At this point, Packers fans are all too aware of neck/cervical injuries and the effects and repercussions of returning to play after an injury and surgery. Â At this point, Ted Thompson has had likely six neck injuries and four surgeries, all with various results, some positive but mostly negative. The latest was defensive linemen Johnny Jolly, who after battling a prescription drug addiction was a surprising addition to the Packers roster last year. Â News recently came out that Jolly has been cleared by his doctors to return to play and now the question is whether or not the Packers will take him up on that offer. Â However, many fans don’t really know the diagnosis, treatment or outcome of neck injuries and surgeries and it’s important to really understand the injury before deciding whether or not Jolly should or could return to the Packers. Â As a matter of disclosure, I am not a doctor but an immunologist, so while I do have plenty of experience in the medical field I am not qualified to present a medical opinion; below is research I have done from a variety of medical journals and other sources.
Packer players who suffered a neck injury under the Ted Thompson regime
1. Terrance Murphy: Murphy suffered a helmet-to-helmet hit by Carolina Panthers linebacker Thomas Davis on a fumble recovery off of a return and was later discovered to have spinal stenosis, which ultimately ended his career.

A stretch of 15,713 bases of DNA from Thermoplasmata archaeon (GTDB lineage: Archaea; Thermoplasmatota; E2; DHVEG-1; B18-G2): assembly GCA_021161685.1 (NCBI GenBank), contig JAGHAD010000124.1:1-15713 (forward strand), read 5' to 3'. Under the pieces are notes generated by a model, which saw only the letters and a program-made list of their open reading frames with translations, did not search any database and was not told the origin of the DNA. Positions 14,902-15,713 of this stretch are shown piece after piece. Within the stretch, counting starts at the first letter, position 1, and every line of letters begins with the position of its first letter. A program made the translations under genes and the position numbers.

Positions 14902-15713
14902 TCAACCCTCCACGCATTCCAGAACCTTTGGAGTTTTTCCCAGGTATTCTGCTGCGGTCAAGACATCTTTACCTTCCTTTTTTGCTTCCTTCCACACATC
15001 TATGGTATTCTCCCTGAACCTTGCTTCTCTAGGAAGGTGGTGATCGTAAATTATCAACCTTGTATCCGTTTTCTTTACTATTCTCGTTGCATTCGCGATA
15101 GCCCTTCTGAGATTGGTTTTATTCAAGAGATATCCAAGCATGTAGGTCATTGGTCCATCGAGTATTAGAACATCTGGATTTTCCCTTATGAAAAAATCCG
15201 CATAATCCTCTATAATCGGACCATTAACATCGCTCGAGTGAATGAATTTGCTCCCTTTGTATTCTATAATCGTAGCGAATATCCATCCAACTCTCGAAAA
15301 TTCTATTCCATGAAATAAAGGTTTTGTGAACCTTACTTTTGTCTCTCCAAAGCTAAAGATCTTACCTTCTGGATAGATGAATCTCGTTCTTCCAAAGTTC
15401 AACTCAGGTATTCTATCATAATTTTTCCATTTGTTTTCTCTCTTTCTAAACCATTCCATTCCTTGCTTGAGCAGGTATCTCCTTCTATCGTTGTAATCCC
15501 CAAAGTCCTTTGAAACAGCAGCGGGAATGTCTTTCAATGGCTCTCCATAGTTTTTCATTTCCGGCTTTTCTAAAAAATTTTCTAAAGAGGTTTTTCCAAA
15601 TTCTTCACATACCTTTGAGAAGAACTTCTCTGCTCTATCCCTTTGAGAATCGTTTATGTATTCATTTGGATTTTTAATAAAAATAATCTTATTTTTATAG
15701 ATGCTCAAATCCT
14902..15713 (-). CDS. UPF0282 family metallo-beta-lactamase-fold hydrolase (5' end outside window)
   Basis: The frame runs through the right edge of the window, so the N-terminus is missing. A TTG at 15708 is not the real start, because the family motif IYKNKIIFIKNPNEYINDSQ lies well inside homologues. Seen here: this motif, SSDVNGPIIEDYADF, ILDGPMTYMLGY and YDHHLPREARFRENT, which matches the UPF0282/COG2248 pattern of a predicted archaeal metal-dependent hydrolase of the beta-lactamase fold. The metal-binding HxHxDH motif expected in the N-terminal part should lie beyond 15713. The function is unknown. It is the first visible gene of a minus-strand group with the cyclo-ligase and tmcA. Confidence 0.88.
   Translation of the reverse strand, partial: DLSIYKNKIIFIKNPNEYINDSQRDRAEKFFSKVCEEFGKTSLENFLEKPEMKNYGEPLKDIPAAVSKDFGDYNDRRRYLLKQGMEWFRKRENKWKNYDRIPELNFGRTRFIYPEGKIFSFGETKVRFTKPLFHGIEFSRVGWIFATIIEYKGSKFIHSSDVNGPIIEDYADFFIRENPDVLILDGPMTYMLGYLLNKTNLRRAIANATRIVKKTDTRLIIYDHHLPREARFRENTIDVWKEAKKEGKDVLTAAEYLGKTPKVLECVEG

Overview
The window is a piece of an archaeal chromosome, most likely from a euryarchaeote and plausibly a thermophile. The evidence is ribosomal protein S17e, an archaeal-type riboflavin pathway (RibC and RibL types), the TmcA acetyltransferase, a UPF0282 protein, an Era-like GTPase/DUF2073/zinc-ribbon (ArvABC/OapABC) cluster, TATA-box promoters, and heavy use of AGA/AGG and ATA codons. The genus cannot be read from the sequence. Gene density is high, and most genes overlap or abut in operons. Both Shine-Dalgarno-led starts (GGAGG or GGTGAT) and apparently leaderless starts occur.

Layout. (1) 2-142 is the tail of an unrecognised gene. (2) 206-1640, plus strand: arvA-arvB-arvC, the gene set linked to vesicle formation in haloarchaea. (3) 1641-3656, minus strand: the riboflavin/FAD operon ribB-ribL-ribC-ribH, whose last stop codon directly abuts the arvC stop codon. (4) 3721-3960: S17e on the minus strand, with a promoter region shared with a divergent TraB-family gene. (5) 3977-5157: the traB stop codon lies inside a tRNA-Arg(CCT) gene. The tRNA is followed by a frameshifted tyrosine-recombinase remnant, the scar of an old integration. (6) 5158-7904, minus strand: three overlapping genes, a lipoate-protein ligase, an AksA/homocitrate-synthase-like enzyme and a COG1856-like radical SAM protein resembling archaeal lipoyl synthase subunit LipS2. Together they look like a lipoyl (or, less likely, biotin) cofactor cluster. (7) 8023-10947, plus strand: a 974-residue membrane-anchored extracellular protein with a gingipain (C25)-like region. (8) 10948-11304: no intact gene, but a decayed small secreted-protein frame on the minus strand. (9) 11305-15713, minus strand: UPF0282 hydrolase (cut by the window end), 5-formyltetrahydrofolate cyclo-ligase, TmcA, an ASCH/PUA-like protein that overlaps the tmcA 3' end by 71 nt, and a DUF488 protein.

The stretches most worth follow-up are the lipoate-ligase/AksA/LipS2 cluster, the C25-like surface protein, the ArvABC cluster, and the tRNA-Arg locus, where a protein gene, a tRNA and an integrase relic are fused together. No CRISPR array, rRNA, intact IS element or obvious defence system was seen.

2. Jeremy Thompson: Thompson suffered a neck injury during a practice after sustaining a collision with running back Kregg Lumpkin, who from reports suffered temporary paralysis on the field, necessitating the need for an ambulance and an overnight stay at Bellin Hospital. Â Thompson subsequently also announced his retirement after the injury. Â On a completely unrelated note, Thompson is now a medical student at the University of North Carolina, so the stereotype of football players being dumb jocks isn’t always true.
3. Nick Collins: Perhaps the most famous Packer to suffer a neck injury, Collins collided with Carolina running back Johnathan Stewart from above and suffered temporary paralysis. Collins spent the night at a hospital in Carolina before rejoining the team on IR. Â Collins then had single fusion neck surgery to fuse the C3 and C4 vertebrae together. Â Collins was subsequently released by the Packers and while he hasn’t officially retired, no team has been willing to even try him out, which indicates the severity of the injury.